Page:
The Synergistic Effect of Climate Change and Fishing on Multiple Populations of Atlantic Cod (Gadus morhua).

Camilla Sguotti1, Saskia Otto1, Romain Frelat1, Tom Langbehn2, Marie Plambech Ryberg3, Martin Lindegren3, Joel Durant4, Nils Christian Stenseth5 and Christian Möllmann1, (1)University of Hamburg, Institute for Marine Ecosystem and Fishery Science, Center for Earth System Research and Sustainability (CEN), Hamburg, Germany, (2)University of Bergen, Department of Biological Sciences, Bergen, Norway, (3)National Institute of Aquatic Resources, Technical University of Denmark (DTU Aqua), Lyngby, Denmark, (4)University of Oslo, CEES / Department of Biosciences, Oslo, Norway, (5)University of Oslo, CEES, Department of Biosciences, Oslo, Norway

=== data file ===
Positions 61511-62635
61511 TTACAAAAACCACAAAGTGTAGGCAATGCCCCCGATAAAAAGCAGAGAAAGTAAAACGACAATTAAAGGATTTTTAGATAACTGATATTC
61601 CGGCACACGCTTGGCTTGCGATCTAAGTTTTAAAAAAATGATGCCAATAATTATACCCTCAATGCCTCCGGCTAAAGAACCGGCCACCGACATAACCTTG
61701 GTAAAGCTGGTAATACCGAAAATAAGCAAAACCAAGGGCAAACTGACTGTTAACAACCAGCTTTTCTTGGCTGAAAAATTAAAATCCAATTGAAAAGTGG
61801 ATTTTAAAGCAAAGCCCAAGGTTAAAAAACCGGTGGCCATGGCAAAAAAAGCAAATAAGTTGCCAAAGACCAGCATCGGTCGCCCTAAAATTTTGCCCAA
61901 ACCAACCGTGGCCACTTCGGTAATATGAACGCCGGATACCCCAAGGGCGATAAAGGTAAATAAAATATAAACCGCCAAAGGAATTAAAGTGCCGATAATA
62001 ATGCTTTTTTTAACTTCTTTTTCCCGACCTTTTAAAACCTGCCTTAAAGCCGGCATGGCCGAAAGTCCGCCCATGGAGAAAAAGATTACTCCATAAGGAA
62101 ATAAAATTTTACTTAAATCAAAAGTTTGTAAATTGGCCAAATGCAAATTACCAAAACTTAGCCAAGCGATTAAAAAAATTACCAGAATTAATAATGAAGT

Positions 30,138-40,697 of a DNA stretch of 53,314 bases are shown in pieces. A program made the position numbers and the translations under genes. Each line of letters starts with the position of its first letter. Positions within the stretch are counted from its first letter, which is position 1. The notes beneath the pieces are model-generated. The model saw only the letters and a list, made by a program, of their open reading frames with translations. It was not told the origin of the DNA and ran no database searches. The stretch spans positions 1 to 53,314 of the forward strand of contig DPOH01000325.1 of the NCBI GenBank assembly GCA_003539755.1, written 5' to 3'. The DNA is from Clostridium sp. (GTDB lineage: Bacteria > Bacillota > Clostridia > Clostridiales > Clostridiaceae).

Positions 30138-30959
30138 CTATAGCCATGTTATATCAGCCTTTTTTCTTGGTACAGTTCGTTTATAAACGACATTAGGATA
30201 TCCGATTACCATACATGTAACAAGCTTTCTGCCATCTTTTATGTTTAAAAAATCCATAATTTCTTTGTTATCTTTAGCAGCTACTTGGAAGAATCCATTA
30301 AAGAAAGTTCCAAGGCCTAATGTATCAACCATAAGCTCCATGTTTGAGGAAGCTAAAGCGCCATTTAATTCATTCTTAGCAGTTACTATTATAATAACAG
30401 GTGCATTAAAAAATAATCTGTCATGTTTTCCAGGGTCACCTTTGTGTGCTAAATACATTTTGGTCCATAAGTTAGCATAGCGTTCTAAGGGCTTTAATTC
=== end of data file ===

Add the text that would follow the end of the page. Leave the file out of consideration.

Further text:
The world´s oceans are impacted by multiple, cumulative stressors of which overfishing and climate change are believed to be the most disruptive for marine populations and ecosystems. While the consequences of these stressors on marine systems have been extensively studied, there is still much to explore on their mechanisms of interaction i.e. whether they act in an additive or synergistic way. Moreover, the variable responses of populations from one species to climate change have been often overlooked. Here, we apply an analytical technique based on catastrophe theory, the stochastic cusp model, to unravel the effect of temperature changes and fishing pressure on 20 cod (Gadus morhua) stocks distributed across the North Atlantic. We find that fishing pressure and temperature act in a synergistic way, inducing non-linear discontinuous dynamics in stock biomass. In particular, while fishing pressure controls the biomass of the stock, temperature modifies their relationship from linear to discontinuous. The effect of fishing on the North Atlantic cod stocks and their response to warming varies both along a north-south and an east-west gradient. Our study highlights the significance of understanding the interaction between climate change and other stressors which can trigger non-linear dynamics difficult to foresee and manage. Moreover, the study points towards the great importance of understanding the variable dynamics of multiple populations within a species in order to apply differentiated and effective management approaches under climate change.